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How Gen.G Shut Down T1 in the LCK Summer Finals

Full breakdown of Gen.G's dominant performance in the LCK Summer Finals. How did they dethrone a titan so cleanly?

The final of the 2023 League of Legends Champions Korea Summer Playoffs was a surprise – not because of the result, but because of the nature of the series itself. Gen.G won their third consecutive domestic title in a dominant sweep of T1, and in crowning themselves champions, punched their ticket to the World Championship as the #1 seed from South Korea.

Gen.G came into the series slightly favored, given that T1 had just played a grueling five-game series against KT Rolster the day prior, but because of Gen.G’s previous victories against both telecom giants going the full five-game set, a sweep was not expected by anyone at Seoul’s LoL Park last weekend. Let’s take a closer look at a few key factors that resulted in such a dominant performance for Gen.G in the final of the LCK Summer Playoffs.

Taking away T1’s crucial picks

T1 struggled mightily when mid laner Lee “Faker” Sang-hyeok was sidelined with an injury for the first time in his legendary career, but with him back in the lineup, the team came alive in the postseason. T1 has looked at their best in the Summer Playoffs with Faker on a pick that allows him to provide utility – it’s no coincidence that Azir and Neeko, who both have big engages as their ultimate abilities, have been his most played in the post-season.

Gen.G adapted in the finals by banning Azir and Neeko, as well as Xayah, who has far and away been T1 AD carry Lee "Gumayusi" Min-hyeong’s best pick in the Summer Playoffs. With Faker not on a pick that gives him both utility and engage, T1 undeniably lose a step, especially when Gumayusi’s biggest comfort pick is off the table as well.

As a result, T1’s drafts in the finals of the LCK Summer Playoffs were one-dimensional, and at times, seemed outdated. Lucian and Nami are not the powerhouse bot lane pairing they were earlier in the season, and the moment Gumayusi and support Ryu "Keria" Min-seok fell behind, there was little T1 could do in game 1.

In game 2, T1’s draft looked like it arrived from the Mid-Seaosn Invitational via time portal from earlier this year – Faker had some utility for the team on Ahri, but with jungler Mun "Oner" Hyeon-jun and top laner Choi "Zeus" Woo-je on tanks, her lack of damage and reliable engage essentially gave them a one-threat composition around Gumayusi’s Aphelios.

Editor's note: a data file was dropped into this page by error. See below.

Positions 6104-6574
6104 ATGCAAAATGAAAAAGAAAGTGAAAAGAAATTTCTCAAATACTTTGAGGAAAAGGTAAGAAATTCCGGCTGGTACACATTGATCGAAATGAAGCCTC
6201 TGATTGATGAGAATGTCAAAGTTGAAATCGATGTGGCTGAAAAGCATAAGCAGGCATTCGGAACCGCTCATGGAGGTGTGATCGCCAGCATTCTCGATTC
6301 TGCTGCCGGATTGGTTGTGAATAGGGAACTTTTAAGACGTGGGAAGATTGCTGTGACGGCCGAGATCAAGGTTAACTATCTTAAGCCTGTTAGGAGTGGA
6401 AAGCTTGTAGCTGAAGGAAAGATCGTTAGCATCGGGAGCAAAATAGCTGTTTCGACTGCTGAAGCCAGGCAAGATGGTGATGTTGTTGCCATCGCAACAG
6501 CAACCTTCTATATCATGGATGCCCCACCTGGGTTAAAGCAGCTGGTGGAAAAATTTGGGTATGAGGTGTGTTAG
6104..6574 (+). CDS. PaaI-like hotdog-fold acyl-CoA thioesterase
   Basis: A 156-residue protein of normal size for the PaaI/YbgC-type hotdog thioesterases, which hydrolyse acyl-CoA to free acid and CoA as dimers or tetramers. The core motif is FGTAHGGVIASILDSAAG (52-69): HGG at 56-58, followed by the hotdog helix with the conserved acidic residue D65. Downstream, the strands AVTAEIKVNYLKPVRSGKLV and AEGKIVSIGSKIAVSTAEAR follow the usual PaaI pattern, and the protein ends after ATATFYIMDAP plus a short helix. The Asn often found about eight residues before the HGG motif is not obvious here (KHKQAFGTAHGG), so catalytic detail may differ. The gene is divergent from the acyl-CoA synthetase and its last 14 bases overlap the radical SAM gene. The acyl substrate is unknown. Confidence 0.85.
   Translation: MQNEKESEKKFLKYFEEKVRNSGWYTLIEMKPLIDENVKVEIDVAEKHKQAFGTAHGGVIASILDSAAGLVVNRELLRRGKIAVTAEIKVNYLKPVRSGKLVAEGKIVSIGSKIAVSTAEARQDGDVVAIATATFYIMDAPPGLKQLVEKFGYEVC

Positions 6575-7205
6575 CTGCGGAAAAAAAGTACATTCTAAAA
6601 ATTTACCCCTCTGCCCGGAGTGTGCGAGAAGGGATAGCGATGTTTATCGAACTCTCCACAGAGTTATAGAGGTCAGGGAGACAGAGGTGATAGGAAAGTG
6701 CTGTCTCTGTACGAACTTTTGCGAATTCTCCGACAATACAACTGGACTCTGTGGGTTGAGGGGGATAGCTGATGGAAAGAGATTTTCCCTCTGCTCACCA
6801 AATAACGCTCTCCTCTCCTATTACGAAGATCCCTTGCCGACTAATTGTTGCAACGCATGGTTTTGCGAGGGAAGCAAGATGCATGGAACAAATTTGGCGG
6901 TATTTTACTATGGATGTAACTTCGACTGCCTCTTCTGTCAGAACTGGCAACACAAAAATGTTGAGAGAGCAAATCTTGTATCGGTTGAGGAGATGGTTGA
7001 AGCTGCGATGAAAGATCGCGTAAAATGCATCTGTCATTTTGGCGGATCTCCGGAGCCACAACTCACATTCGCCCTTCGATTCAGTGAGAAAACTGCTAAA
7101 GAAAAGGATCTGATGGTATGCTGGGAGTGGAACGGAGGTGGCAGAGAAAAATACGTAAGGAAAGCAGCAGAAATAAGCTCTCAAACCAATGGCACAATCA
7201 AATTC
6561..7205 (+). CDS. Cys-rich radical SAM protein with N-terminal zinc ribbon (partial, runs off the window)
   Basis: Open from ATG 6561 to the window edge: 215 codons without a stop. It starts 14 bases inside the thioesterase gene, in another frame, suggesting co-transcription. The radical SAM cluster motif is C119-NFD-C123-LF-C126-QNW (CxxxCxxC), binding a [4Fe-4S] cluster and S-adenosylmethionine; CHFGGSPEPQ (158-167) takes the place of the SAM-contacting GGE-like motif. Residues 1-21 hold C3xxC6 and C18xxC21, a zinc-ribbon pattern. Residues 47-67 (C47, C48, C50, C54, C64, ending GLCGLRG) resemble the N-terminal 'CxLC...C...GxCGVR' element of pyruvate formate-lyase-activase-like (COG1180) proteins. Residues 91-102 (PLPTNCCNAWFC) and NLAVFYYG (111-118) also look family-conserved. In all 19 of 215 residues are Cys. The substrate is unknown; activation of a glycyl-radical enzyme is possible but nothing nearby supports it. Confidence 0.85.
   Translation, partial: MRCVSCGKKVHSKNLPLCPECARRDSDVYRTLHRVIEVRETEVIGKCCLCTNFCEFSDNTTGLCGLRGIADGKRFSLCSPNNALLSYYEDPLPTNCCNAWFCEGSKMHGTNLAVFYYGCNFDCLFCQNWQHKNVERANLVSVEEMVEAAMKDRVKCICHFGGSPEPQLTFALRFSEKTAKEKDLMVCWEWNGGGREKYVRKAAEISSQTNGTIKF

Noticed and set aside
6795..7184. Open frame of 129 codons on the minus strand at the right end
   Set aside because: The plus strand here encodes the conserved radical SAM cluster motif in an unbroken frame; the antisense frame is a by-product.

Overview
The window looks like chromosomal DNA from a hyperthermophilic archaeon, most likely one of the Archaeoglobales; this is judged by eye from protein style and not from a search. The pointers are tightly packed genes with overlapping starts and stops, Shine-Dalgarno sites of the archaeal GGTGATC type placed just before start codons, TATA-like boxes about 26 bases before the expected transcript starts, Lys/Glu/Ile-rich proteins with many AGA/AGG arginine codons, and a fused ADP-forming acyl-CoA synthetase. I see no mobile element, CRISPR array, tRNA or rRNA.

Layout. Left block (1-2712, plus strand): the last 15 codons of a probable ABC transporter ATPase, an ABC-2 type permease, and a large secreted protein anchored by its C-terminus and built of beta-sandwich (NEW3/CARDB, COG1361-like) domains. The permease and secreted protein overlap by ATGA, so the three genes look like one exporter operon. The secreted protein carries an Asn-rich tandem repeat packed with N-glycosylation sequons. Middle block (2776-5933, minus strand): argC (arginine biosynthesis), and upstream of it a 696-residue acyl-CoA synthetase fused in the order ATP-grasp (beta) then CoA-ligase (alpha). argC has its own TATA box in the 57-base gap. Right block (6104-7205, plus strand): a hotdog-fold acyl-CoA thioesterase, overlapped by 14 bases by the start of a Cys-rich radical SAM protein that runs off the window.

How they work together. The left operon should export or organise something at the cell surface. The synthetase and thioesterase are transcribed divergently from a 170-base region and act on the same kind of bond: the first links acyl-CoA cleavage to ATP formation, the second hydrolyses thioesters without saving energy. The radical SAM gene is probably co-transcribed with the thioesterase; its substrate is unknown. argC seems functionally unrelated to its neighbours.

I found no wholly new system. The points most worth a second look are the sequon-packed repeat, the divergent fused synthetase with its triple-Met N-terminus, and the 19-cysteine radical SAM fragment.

Faker took Taliyah in game 3, and it’s not a surprise that with him on a more utility-focused pick with a large playmaking ultimate was what gave T1 their best effort, but ultimately, their lack of versatility in the finals was their biggest weakness.

Three-pronged attack

Gen.G, on the other hand, boasted versatility in spades throughout the series and showed superior flexibility to T1 on and off Summoner’s Rift. The best League of Legends esports teams in the current meta are the ones who can play through all three lanes, and Gen.G showcased the ability to do so with three different compositions.

In game 1, T1 drafted three carry lanes in Lucian for Gumayusi, Jayce for Faker, and Aatrox for Zeus, the latter of which had been a crucial pick for T1 throughout the post-season. Gen.G preferred to ban other T1 power picks like Xayah, Azir and Neeko and then drafted Camille for top laner Choi “Doran” Hyeon-joon, which was the perfect pick to suffocate Zeus’ Aatrox early with relentless piling on from the Sejuani of jungler Han "Peanut" Wang-ho as well as the Taliyah of mid laner Jeong "Chovy" Ji-hoon.

Gen.G followed up their convincing game 1 win by picking up the pace, blowing T1 out of the water with a skirmish-heavy pick composition that featured multiple individual outplays in 1v1 and 2v2 scenarios. The win came with a little extra flavor with a pocket Blitzcrank from support Yoo "Delight" Hwan-joong that led to a quick match point for the defending LCK champions.

T1, not allowing Gen.G AD carry Kim "Peyz" Su-hwan to have Zeri a third game after he got 12 kills a piece in the first two, then found themselves staring down the barrel of a blind pick Nilah and a K’Sante mid for Chovy. Even with T1 all-inning on Gumayusi’s Draven in game 3, it was ultimately Peyz’s Nilah who pulled out ahead early on, and while the game stayed close until the end, Gen.G’s superior execution on a more difficult composition was enough to give them the game, and the series.

The international picture

This is the third time in a row Gen.G has beaten T1 in the LCK finals, but international competition has not gone the same way. At Worlds 2022, it was eventual world champions DRX who would meet T1 in the grand final after Gen.G fell to DRX 3-1 in the previous round. At MSI 2023, T1 got the better of Gen.G in the semifinals in the form of a 3-2 victory.

Given how poor T1 looked during Faker’s absence due to injury, it’s miraculous there were able to make things work on the fly and get all the way to the finals as the 5th seed in the Summer Playoffs. T1 will certainly sport a more polished look at Worlds, and Gen.G will have to build upon the momentum of their third domestic title and the impressive rookie season from Peyz if they want to outshine the other South Korean representatives on the international stage.